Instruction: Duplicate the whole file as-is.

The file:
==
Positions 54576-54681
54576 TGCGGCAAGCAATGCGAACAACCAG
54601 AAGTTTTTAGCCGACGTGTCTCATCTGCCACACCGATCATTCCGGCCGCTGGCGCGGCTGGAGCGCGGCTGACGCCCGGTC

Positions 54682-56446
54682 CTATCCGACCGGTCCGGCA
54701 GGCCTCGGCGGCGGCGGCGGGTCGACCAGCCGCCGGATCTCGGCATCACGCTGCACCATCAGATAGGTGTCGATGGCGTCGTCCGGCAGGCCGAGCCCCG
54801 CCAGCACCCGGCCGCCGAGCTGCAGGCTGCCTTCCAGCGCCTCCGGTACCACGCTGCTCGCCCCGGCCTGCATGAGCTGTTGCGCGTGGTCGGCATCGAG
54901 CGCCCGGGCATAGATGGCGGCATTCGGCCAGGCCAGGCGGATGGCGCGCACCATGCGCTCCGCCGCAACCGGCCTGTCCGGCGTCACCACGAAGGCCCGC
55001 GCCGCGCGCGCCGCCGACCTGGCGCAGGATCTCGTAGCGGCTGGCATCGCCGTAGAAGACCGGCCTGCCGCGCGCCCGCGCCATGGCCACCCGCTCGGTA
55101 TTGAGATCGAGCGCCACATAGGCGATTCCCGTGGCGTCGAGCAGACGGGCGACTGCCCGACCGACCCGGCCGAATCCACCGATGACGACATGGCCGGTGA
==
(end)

Positions 54576-54681
54576 TGCGGCAAGCAATGCGAACAACCAG
54601 AAGTTTTTAGCCGACGTGTCTCATCTGCCACACCGATCATTCCGGCCGCTGGCGCGGCTGGAGCGCGGCTGACGCCCGGTC

Positions 54682-56446
54682 CTATCCGACCGGTCCGGCA
54701 GGCCTCGGCGGCGGCGGCGGGTCGACCAGCCGCCGGATCTCGGCATCACGCTGCACCATCAGATAGGTGTCGATGGCGTCGTCCGGCAGGCCGAGCCCCG
54801 CCAGCACCCGGCCGCCGAGCTGCAGGCTGCCTTCCAGCGCCTCCGGTACCACGCTGCTCGCCCCGGCCTGCATGAGCTGTTGCGCGTGGTCGGCATCGAG
54901 CGCCCGGGCATAGATGGCGGCATTCGGCCAGGCCAGGCGGATGGCGCGCACCATGCGCTCCGCCGCAACCGGCCTGTCCGGCGTCACCACGAAGGCCCGC
55001 GCCGCGCGCGCCGCCGACCTGGCGCAGGATCTCGTAGCGGCTGGCATCGCCGTAGAAGACCGGCCTGCCGCGCGCCCGCGCCATGGCCACCCGCTCGGTA
55101 TTGAGATCGAGCGCCACATAGGCGATTCCCGTGGCGTCGAGCAGACGGGCGACTGCCCGACCGACCCGGCCGAATCCACCGATGACGACATGGCCGGTGA